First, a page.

Rayman Origins is beautiful enough that you'd expect Ubisoft to keep the middleware powering for itself, but it plans to make the tech freely available.
"UbiArt has been built to be shared. It won’t be like other games technologies, which are often just locked away,” Rayman creator Michel Ancel told Develop.
“If the guys who invented the paintbrush only kept it for themselves then fine art [would be in a sorry state], it would be ephemeral. So yes, I want [UbiArt] to be open source, I want it to go out and be shared and evolved.”
Ancel suggested the hoarding of proprietary tech is holding the industry back, as collaboration is more efficient than striking out alone.
“If you look at the best artists at Disney for example, they create incredible books and artwork and share their processes – it’s interesting because those same people are happy to look at how other artists are developing their style," he said.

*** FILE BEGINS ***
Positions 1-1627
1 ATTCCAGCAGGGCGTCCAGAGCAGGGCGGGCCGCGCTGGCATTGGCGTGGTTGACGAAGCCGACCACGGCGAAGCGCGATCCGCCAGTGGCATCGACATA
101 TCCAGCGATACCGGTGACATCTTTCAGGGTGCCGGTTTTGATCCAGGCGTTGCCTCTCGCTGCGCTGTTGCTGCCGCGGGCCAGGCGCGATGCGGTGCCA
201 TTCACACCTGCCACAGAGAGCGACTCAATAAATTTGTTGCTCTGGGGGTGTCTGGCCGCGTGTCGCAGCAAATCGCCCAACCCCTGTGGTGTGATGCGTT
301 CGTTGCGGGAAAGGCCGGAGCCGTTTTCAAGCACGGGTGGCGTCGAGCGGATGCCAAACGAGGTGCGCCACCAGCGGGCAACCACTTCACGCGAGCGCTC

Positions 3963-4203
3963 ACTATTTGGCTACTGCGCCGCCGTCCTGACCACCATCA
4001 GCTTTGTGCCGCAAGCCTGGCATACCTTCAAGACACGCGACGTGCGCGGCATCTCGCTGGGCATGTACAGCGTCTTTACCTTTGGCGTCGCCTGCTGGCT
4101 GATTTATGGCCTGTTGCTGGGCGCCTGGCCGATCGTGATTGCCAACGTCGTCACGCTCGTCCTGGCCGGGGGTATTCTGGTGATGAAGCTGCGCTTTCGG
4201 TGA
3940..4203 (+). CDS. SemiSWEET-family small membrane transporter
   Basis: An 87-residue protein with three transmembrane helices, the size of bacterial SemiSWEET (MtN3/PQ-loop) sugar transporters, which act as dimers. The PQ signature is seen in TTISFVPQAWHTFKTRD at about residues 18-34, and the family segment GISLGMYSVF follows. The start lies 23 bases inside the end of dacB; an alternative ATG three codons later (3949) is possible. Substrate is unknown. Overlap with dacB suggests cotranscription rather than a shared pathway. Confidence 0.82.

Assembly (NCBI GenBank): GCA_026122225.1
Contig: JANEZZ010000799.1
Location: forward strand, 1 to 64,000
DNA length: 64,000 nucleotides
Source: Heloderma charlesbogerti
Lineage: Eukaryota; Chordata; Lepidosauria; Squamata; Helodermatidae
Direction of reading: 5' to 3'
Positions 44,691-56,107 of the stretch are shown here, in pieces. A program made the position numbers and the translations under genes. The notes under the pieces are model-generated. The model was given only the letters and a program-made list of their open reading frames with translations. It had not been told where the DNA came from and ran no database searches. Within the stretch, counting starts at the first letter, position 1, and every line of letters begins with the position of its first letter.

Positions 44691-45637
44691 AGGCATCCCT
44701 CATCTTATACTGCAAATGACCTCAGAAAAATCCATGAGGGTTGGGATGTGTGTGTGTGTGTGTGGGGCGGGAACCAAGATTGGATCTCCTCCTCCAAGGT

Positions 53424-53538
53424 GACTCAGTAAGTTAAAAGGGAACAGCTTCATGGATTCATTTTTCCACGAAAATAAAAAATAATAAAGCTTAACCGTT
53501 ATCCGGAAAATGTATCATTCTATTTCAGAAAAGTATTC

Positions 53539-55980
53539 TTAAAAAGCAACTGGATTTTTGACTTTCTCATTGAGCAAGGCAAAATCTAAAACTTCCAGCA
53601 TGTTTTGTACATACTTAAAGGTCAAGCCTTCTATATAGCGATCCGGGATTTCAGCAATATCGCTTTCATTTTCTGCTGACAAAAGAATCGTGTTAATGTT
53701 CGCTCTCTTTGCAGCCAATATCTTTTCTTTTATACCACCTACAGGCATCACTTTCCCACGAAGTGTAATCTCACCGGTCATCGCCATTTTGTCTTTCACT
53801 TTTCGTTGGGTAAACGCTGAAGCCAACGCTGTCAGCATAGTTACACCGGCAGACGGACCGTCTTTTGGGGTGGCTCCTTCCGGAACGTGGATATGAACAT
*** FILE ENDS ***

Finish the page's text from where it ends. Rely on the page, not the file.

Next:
"That whole medium has evolved on the basis of sharing ideas. But in games we lock it all in a black box and keep it to ourselves.
“A lot of independent developers fail or struggle because of that trend. We need to be more open. I don’t believe that keeping the technology to yourself is interesting. I want someone to look at our game and be inspired to use the tools to be artistic themselves. It is more interesting to have a community and share our content.”
Rayman Origins is due on PlayStation 3, Xbox 360, and Wii in late 2011, with 3DS and PS Vita versions apparently in the works, too.